The data of the tests for chronic toxicity (duration of action 24 h) show a tolerance for 2% solutions of the water according to preparation example 1.
The water according to preparation example 1 exhibited no indication of mutagenicity. It is not mutagenic.
The luminescent bacteria tests and tests performed on the lesser duckweed Lemna minor show a tolerance of the water according to preparation example 1 at concentrations <2%.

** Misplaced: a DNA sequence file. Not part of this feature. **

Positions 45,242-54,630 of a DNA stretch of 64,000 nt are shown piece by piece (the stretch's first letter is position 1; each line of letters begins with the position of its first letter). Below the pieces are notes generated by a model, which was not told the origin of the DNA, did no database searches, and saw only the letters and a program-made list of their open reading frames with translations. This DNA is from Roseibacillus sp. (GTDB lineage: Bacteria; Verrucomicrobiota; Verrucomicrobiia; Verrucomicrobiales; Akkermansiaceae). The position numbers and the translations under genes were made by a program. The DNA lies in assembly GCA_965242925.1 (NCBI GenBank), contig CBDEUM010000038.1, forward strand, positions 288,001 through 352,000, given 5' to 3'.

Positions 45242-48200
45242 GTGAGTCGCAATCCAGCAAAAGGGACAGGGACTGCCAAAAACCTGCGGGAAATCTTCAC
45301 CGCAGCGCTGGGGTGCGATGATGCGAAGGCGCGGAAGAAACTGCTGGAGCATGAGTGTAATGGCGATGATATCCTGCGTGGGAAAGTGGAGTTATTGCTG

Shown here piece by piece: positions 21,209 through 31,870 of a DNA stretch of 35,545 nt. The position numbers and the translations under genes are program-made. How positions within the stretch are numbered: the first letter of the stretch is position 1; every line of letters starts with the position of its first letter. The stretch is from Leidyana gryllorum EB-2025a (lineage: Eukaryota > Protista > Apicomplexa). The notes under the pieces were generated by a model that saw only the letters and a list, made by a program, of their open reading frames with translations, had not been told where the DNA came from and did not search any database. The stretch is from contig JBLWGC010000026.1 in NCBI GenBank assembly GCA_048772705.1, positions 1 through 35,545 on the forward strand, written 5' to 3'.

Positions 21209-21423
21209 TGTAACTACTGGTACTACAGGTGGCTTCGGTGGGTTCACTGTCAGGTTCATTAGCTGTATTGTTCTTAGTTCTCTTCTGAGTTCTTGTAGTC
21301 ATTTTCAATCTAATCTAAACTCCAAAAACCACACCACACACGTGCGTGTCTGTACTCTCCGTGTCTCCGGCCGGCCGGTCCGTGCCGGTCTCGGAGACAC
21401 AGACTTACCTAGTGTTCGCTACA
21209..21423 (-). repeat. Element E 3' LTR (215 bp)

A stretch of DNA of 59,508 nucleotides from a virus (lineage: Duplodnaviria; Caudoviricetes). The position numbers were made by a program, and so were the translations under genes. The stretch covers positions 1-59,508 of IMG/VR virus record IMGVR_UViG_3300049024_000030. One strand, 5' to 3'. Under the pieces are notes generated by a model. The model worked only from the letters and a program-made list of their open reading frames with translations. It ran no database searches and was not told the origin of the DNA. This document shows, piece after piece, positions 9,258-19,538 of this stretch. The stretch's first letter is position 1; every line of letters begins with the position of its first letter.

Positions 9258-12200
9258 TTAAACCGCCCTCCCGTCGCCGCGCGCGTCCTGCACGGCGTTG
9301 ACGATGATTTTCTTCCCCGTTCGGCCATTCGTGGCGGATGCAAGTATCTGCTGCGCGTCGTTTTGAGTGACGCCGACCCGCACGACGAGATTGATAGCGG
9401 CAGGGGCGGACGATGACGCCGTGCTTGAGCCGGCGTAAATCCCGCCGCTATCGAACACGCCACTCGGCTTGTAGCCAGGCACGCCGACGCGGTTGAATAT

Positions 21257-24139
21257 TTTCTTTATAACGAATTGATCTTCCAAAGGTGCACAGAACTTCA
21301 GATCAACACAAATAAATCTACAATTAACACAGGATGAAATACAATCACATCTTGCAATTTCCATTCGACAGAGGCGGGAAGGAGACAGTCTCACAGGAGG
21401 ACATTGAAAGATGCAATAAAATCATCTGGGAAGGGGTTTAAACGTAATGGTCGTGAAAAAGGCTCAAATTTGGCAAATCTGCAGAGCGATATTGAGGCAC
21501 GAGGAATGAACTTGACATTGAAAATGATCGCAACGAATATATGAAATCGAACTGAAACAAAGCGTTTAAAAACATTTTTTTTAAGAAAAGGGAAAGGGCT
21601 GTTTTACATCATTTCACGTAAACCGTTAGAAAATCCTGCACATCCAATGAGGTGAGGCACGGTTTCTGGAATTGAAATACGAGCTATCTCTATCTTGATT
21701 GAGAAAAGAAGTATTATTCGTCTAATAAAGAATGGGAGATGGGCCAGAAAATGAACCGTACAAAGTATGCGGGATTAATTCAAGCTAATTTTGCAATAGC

Based on the results of the tests performed on eukaryontic cells, water according to the invention can be classified as well tolerated at a concentration of <2%, both in short-term, as well as in 24 h applications. It is true that the results of the tissue explantate tests show that under practical conditions a higher concentration of up to 10% may be considered safe. Ultimately, however, it is the results obtained on human cells which are decisive for the classification because of the extremely high sensitivity exhibited by them. The results of the genotoxicity test do not point to a mutagenic potential of water according to the invention. Nevertheless, the favourable tolerance at concentrations below 2% as well as the anti-microbial efficacy, even when diluted at 1:105, argue in favour of applicability in this concentration range. Eco-toxicological safety can be derived from the luminescent bacteria tests and the phytotoxicity test for water prepared according to the invention at concentrations <0.1%.